You can check some past conversations on the topic by typing "phosphorous" in the "Browse the Forum" bar or you can also learn more here:
There are three ways to remove phosphorus from wastewater: assimilative uptake, enhanced biological phosphorus removal (EBPR), and chemical precipitation. Assimilative uptake removes some phosphorus by growing new bacteria. When excess biomass is removed from the process, some phosphorus is removed too. EBPR cycles the MLSS through anaerobic and either anoxic or aerated zones to encourage the growth of some specialized bacteria called the Phosphate Accumulating Organisms (PAOs). The PAOs can absorb up to 40% of their weight as phosphorus. When these bacteria area wasted from the system, much more phosphorus is removed. Finally, you can add alum, or ferric, or lime to precipitate phosphorus chemically. Which one is best? Well, that depends on 1) what permit limit you have to meet, 2) your influent BOD to P ratio, and 3) whether or not it is possible to add an anaerobic zone / basin to your treatment train.
EBPR can reliably produce effluent total phosphorus concentrations below 1 mg/L as P and will often achieve concentrations as low as 0.3 mg/L as P. All you need is 1) an anaerobic basin that provides 30 to 90 minutes of detention time, 2) pumps to recycle MLSS between the aerated or anoxic zone and anaerobic zone, and 3) the right ratio of influent BOD to P - generally, a BOD to P of at least 10 to 1 is needed. It's not quite that simple, but you get the idea. Chemical P removal can get down as low as 0.03 mg/L TP, but this generates a lot of extra sludge and increases solids handling costs. Plus, you have to buy the chemical. To get down to 0.03 mg/L TP, you'll also need effluent filters to remove solids. So... you can see that there are a lot of factors at play. The "best" method depends on your situation.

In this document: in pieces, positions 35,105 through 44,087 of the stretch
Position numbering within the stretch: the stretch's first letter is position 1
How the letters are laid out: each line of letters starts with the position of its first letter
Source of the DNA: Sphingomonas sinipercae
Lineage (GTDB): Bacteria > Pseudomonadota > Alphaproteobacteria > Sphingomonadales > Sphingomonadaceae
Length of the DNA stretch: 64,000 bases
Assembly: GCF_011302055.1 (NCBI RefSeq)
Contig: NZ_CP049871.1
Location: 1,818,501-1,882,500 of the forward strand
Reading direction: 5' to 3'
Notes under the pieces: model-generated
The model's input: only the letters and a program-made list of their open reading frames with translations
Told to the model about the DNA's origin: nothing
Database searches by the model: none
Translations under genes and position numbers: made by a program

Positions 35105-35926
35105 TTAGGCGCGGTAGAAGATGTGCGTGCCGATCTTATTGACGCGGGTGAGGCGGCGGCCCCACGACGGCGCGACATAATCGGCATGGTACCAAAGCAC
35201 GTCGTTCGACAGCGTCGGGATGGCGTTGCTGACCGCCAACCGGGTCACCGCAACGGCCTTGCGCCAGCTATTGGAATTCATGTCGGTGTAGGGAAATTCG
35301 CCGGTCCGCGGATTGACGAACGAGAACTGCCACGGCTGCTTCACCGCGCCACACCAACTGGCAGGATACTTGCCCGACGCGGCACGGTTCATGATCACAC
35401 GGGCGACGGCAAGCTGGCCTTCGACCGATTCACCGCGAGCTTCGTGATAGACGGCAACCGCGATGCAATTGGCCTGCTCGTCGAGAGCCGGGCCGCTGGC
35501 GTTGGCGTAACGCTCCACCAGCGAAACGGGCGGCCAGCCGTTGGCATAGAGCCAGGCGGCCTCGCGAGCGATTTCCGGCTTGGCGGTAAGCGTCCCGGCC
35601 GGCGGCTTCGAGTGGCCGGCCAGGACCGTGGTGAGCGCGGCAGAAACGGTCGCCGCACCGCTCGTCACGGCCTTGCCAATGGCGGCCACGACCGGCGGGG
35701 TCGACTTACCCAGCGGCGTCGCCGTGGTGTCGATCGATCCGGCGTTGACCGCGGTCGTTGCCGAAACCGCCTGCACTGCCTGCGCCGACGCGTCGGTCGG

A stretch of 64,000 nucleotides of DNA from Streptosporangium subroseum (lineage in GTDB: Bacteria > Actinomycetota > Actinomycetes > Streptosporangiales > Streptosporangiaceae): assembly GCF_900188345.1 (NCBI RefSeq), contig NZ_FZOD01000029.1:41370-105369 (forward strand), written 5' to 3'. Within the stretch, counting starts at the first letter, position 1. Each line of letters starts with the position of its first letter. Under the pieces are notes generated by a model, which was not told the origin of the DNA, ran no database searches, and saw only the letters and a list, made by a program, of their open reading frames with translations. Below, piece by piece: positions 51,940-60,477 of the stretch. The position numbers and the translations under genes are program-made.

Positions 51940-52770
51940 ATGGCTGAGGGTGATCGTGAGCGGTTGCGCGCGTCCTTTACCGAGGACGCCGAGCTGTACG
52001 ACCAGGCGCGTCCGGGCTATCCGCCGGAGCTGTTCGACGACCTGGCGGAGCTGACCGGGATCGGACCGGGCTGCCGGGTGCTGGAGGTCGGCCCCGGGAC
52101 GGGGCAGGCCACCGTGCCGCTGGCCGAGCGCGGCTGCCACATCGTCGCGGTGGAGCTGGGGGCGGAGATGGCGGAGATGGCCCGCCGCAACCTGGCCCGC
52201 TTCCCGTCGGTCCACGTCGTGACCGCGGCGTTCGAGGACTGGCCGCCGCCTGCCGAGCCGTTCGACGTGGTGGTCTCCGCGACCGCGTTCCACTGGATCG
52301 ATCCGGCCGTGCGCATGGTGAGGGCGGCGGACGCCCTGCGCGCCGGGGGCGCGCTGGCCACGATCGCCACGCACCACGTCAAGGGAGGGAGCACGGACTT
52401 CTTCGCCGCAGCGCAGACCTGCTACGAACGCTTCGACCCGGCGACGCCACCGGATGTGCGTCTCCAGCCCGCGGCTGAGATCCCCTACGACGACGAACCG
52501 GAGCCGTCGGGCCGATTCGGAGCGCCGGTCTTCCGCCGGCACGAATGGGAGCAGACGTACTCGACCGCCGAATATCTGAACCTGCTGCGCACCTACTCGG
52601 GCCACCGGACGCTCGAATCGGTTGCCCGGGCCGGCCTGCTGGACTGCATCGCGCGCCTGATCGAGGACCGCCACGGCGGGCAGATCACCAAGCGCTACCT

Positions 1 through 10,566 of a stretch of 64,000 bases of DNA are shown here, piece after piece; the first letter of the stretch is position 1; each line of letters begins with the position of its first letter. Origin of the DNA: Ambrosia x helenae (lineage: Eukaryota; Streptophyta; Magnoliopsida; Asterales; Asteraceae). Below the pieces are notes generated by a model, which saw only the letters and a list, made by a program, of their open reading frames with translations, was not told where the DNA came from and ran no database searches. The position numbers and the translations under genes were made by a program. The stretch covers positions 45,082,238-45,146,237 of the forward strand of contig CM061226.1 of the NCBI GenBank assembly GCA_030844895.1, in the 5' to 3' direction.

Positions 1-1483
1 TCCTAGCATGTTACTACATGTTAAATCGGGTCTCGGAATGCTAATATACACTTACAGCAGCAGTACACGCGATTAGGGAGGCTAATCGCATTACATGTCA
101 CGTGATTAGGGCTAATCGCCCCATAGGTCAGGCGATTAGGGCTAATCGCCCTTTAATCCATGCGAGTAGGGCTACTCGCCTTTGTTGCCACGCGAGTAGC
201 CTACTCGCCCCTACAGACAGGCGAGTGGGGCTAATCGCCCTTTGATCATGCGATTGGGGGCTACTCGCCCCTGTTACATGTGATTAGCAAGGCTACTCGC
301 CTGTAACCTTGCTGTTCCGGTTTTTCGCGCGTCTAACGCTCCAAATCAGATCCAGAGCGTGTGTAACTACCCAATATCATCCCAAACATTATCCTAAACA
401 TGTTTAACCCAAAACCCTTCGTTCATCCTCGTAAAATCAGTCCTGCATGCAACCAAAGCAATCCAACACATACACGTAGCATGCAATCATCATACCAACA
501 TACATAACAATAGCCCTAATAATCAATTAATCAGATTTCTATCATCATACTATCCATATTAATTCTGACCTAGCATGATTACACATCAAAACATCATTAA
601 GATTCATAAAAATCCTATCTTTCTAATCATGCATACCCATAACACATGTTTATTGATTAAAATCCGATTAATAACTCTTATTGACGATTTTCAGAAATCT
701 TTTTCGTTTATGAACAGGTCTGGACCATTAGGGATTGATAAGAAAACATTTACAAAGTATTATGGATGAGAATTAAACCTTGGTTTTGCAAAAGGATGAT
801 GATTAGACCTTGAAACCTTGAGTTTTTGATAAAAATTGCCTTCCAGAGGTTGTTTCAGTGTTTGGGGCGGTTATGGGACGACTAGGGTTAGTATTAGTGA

For more information on EPBR, check out this paper by Sam J. https://pdfs.semanticscholar.org/c7de/bb5cd7a803bd88d879998489a0d7eca51659.pdf